EAT AND ENJOY: Pulpo a la Gallega is served in Spain as a tapa, or appetizer, but it’s so filling it can be your main meal. Serve with crusty bread.  The bread is great for sopping up the olive oil.

IMG_8741: Pulpo a la Gallega (cooked at home)

Pulpo a la Gallega, but using squid as a substitute, served in a terra cotta dish

Plate this in a terra cotta dish—makes it look more impressive, and more authentically Spanish.

Pulpo a la Gallega

1 1/2                kilos octopus (or 3 large squid totaling about 1 ½ kilos)

12 – 16            cups water, for boiling

2 – 3                 large potatoes

Salt and pepper

½                     c extra virgin olive oil

2                      tsps sweet (or spicy) paprika

Clean the octopus or squid, removing all the ink.  In a large cooking pot, bring the water to a boil.  Dip the octopus or squid twice in the boiling water then put the octopus/squid in the water and  let boil for one hour or until tender.  Remove the octopus/squid from the water and reserve the water. Cut off the tentacles from the octopus/squid and slice the body into thick (not too thin) pieces.  Similarly slice the tentacles into serving pieces.

Peel the potatoes then slice them into circles (around 1/8 inch thick).  Boil the potatoes in the same water used for boiling the octopus.  Cook until the potatoes are tender but still firm, then remove them from the water.

Arrange the potatoes in a circle inside two to three serving platters or shallow bowls. Put the sliced octopus/squid and the tentacles on top of the potatoes.  Season with salt and pepper.  Drizzle with olive oil and sprinkle with paprika. Makes around two to three platters.   If desired serve with crusty bread.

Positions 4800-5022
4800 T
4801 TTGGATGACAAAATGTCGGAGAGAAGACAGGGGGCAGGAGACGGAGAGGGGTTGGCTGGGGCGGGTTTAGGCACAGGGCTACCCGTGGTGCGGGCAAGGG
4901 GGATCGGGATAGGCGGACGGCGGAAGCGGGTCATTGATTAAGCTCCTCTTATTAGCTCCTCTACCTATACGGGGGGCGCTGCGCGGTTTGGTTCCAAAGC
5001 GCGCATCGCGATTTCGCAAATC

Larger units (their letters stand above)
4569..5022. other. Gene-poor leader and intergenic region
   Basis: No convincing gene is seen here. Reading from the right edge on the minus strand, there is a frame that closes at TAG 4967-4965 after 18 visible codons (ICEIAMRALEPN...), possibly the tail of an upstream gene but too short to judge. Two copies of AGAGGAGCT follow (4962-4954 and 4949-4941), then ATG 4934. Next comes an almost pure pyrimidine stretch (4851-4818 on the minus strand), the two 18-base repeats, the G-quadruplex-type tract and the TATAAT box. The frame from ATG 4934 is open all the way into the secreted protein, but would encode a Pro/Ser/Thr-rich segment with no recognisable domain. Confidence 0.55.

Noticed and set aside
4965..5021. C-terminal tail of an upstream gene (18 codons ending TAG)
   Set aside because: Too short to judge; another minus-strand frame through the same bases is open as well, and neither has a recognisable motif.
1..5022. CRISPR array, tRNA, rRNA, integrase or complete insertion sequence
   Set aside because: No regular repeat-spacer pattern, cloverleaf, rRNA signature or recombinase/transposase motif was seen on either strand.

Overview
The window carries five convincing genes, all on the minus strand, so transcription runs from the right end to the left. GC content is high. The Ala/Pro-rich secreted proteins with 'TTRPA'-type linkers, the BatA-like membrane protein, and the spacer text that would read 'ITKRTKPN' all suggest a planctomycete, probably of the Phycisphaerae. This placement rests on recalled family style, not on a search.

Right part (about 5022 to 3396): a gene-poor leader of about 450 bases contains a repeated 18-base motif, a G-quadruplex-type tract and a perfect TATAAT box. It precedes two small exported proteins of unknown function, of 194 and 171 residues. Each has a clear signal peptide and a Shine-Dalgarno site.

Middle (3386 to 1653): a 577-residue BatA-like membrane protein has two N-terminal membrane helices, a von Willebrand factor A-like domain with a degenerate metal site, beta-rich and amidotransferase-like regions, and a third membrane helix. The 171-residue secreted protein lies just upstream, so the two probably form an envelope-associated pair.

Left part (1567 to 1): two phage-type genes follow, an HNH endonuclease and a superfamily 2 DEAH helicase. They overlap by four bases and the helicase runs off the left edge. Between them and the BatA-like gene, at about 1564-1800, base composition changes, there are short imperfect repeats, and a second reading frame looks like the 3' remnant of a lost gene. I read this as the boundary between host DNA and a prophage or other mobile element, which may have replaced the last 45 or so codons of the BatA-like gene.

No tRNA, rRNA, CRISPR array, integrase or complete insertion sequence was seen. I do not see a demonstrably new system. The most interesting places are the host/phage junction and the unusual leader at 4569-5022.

Cook’s Tips:

  • Remove the potatoes from the water as soon as they’re tender but still firm.
  • If using squid, after it has been cooked, slice the squid open then cut into serving pieces. This will approximate the look of the octopus when the octopus is sliced.
  • Remove the head of the squid but you can include the tentacles.
  • If desired you can sprinkle some chopped parsley on top.

More Tips:

Also a great add on:  chopped cilantro.  It balances the richness of the olive oil and potatoes.

Since olive oil is a main component of this dish, it’s important that you use good quality extra virgin olive oil.

Chef Luis also recommends that you use good Spanish paprika.  This is available in specialty shops and delis, as well as in the condiments section of large supermarkets.